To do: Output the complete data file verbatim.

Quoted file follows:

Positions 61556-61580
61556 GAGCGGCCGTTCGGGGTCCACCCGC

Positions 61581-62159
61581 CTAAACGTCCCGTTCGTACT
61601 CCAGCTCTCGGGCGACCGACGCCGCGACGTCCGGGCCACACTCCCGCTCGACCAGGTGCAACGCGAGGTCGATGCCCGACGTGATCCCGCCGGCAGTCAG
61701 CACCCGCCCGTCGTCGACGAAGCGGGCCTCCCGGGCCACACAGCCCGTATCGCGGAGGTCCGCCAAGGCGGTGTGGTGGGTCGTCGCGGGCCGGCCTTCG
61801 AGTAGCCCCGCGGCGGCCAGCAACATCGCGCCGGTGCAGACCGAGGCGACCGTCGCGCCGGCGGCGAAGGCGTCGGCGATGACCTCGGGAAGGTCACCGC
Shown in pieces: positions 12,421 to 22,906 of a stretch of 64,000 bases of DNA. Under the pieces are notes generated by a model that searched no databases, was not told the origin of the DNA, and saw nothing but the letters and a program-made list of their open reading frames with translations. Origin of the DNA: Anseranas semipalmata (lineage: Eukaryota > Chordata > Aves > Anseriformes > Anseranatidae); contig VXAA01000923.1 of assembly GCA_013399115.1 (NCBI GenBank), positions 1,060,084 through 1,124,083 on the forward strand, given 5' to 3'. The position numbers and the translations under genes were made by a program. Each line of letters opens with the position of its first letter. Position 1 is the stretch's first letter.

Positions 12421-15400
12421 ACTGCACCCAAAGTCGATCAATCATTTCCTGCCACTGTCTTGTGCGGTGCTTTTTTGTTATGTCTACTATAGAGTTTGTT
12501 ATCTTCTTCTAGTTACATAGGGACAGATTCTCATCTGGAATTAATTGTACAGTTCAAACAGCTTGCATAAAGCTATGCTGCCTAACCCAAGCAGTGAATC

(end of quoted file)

Positions 61556-61580
61556 GAGCGGCCGTTCGGGGTCCACCCGC

Positions 61581-62159
61581 CTAAACGTCCCGTTCGTACT
61601 CCAGCTCTCGGGCGACCGACGCCGCGACGTCCGGGCCACACTCCCGCTCGACCAGGTGCAACGCGAGGTCGATGCCCGACGTGATCCCGCCGGCAGTCAG
61701 CACCCGCCCGTCGTCGACGAAGCGGGCCTCCCGGGCCACACAGCCCGTATCGCGGAGGTCCGCCAAGGCGGTGTGGTGGGTCGTCGCGGGCCGGCCTTCG
61801 AGTAGCCCCGCGGCGGCCAGCAACATCGCGCCGGTGCAGACCGAGGCGACCGTCGCGCCGGCGGCGAAGGCGTCGGCGATGACCTCGGGAAGGTCACCGC
Shown in pieces: positions 12,421 to 22,906 of a stretch of 64,000 bases of DNA. Under the pieces are notes generated by a model that searched no databases, was not told the origin of the DNA, and saw nothing but the letters and a program-made list of their open reading frames with translations. Origin of the DNA: Anseranas semipalmata (lineage: Eukaryota > Chordata > Aves > Anseriformes > Anseranatidae); contig VXAA01000923.1 of assembly GCA_013399115.1 (NCBI GenBank), positions 1,060,084 through 1,124,083 on the forward strand, given 5' to 3'. The position numbers and the translations under genes were made by a program. Each line of letters opens with the position of its first letter. Position 1 is the stretch's first letter.

Positions 12421-15400
12421 ACTGCACCCAAAGTCGATCAATCATTTCCTGCCACTGTCTTGTGCGGTGCTTTTTTGTTATGTCTACTATAGAGTTTGTT
12501 ATCTTCTTCTAGTTACATAGGGACAGATTCTCATCTGGAATTAATTGTACAGTTCAAACAGCTTGCATAAAGCTATGCTGCCTAACCCAAGCAGTGAATC